Thai democracy protesters march despite police, rival groups

Arnon Nampha

Human rights lawyer Arnon Nampha raises a three-finger salute, a symbol of resistance, talks to supporters during a protest near Democracy monument Bangkok, Thailand, Wednesday, Oct. 14, 2020. Thai political activists hope to keep up the momentum for their campaign for democratic change with their third major rally in the capital Bangkok on Wednesday. (AP Photo/Sakchai Lalit)

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BANGKOK (AP) — Thai activists hoping to keep up the momentum in their campaign for democratic change held a third major rally in Bangkok on Wednesday, amid concerns about a possible confrontation with police or rival groups supporting the government.

Despite a massive security presence and harassment from counter-demonstrators, thousands of protesters marched from Bangkok’s Democracy Monument toward Government House, the offices of Prime Minister Prayuth Chan-ocha. “Prime minister, get out!” they chanted.

Before leaving Democracy Monument, several small clashes broke out between protesters and their opponents, who traded punches and threw plastic bottles as police tried to keep them apart.

There was speculation that the counter-protesters were organized by the authorities, with videos on social media showing municipal trucks carrying groups to the site.

The protesters negotiated or pushed their way without much resistance past several police roadblocks before reaching their target, the streets outside Government House, after almost four hours. Protest leaders announced plans to stay there for at least three days. Deputy police spokesman Col. Kissana Phathanacharoen estimated the crowd at 8,000.

The protest got off to a rocky start after organizers issued a post-midnight call for followers to begin assembling at Democracy Monument at 8 a.m. to assure they could secure the venue for the rally’s scheduled 2 p.m. start.

The area was blanketed with police, stationed in an organized manner but wearing yellow sports shirts instead of standard uniforms. Yellow shirts are a symbol of devotion to the monarchy, and are strongly associated with conservative politics.

The situation had already been complicated by King Maha Vajiralongkorn’s plans, which included a scheduled drive past the protest venue to attend a royal ceremony. The protesters said they would make way but there was a possibility that they could at a minimum show public disrespect for the crown. Several cars normally used by the royal family later were seen on nearby streets but their occupants could not be confirmed. Unverified video and photos on social media showed what was purported to be protesters gesturing and shouting close to the vehicles, which would be unprecedented for Thailand, where the royal family has traditionally been revered.

The king made a similar drive past the area on Tuesday after police cleared tents set up near the monument and arrested 21 people on minor charges.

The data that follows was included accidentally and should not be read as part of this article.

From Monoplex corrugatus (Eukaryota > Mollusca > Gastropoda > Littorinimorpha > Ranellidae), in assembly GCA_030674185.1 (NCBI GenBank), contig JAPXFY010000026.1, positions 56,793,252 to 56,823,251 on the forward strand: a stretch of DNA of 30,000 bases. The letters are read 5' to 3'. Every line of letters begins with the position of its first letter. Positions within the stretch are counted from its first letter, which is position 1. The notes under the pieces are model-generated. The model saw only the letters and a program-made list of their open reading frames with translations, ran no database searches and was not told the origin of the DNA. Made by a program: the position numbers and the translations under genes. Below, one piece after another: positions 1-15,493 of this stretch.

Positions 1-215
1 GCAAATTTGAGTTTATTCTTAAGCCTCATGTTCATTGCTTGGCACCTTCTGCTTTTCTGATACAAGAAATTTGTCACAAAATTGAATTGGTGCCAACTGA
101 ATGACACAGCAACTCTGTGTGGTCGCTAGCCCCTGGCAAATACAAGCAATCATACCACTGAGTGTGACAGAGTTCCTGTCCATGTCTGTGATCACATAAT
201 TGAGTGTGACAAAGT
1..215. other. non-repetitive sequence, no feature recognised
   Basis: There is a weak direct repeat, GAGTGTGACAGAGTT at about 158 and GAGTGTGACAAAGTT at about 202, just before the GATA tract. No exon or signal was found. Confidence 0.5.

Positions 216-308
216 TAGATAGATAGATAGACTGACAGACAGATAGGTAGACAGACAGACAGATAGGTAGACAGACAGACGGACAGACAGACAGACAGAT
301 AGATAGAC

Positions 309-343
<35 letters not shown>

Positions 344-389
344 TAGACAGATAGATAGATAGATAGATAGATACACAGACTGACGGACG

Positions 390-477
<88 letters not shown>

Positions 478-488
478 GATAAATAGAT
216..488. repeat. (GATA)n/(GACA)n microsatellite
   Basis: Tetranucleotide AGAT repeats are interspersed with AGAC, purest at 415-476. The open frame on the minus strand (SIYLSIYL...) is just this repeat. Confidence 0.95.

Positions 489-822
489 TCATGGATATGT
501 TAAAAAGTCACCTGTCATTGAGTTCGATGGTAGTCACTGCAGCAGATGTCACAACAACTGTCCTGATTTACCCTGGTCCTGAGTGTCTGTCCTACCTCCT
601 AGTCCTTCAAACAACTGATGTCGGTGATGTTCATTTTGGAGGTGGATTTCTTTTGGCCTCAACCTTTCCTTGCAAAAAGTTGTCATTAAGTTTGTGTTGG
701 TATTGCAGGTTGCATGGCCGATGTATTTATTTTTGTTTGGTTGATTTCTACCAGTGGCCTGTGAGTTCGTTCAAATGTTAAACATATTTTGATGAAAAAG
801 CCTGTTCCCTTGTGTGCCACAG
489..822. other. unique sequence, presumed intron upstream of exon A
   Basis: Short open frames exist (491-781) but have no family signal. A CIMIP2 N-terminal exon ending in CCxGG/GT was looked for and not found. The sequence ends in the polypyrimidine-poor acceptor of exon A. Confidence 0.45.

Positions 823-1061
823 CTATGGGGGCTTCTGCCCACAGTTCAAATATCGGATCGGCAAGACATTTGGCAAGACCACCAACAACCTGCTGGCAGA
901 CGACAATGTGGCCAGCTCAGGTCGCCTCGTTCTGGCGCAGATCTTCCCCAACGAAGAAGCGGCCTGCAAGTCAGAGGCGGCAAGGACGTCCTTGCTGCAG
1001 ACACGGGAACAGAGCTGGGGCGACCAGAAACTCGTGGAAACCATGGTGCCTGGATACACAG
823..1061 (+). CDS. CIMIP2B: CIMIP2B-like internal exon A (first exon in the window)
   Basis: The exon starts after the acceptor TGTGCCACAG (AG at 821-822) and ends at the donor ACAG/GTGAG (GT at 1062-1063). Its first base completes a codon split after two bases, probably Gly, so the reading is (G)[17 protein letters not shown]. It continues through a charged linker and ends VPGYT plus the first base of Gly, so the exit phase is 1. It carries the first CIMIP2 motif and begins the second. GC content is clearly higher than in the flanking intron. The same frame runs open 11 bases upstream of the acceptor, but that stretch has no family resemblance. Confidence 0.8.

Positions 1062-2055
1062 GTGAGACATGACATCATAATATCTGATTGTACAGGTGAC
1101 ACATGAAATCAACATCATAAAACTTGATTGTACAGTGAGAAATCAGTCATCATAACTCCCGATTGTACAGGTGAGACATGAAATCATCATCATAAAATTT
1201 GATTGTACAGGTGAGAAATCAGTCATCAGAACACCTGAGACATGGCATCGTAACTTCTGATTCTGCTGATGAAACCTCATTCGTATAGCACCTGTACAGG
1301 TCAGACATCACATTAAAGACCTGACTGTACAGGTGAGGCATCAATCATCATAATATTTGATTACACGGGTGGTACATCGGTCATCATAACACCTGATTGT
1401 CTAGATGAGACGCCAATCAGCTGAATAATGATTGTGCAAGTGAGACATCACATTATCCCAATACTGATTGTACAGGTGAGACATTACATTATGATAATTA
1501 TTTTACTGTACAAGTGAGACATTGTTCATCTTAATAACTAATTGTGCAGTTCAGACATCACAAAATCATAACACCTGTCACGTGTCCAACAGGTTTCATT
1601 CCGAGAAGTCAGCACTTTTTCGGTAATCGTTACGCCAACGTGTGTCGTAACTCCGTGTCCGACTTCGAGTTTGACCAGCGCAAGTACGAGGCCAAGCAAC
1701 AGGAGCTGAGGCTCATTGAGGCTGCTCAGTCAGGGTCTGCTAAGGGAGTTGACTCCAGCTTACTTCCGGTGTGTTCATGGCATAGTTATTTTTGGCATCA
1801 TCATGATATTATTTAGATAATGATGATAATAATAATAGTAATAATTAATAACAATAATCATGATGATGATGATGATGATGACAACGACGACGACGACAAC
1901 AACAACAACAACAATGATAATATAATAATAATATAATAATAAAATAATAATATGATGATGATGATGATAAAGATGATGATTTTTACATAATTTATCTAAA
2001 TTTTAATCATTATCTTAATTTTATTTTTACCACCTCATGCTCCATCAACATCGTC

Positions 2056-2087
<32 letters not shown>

Wednesday’s protest was held on the anniversary of a key date in a 1973 popular uprising that led to the toppling of a military dictatorship.

Historically, attempts to bring democratic reform to Thailand have eventually been reversed by military coups.

“We have to fight,” said university student Kanokwan Kawkaew, 20. “If we don’t fight, we will lose again.”

The crowds at the previous two rallies, held on weekends, were significant, with an estimated 20,000 people attending a Sept. 19 event. But turnout appeared to be lower for this rally, launched on a weekday amid daily rain.

The protesters have drawn attention because of their demands for reforms to Thailand’s constitutional monarchy, which they claim does not properly operate in a democratic framework.

That demand has caused a huge controversy because the royal institution has long been considered sacrosanct and a pillar of Thai identity. It is also protected by a lese majeste law that mandates three to 15 years in prison for defaming the monarchy.

Conservative royalist Thais accuse them of seeking to end the monarchy, an allegation they deny.

Efforts by several royalist groups to counter the previous rallies fell flat, but the turnout of counter-demonstrators was much larger Wednesday.

The protest movement was launched in March by university students but quickly put on hold as Thailand was gripped by surges in coronavirus cases. It came back in July, when the threat from the virus eased, and since then has again been spearheaded by students and publicized on social media.

The movement’s original core demands were new elections, changes in the constitution to make it more democratic, and an end to intimidation of activists.

The protesters charge that Prime Minister Prayuth, who as army commander led a 2014 coup that toppled an elected government, was returned to power unfairly in last year’s general election because laws had been changed to favor a pro-military party. Protesters say a constitution promulgated under military rule is undemocratic.

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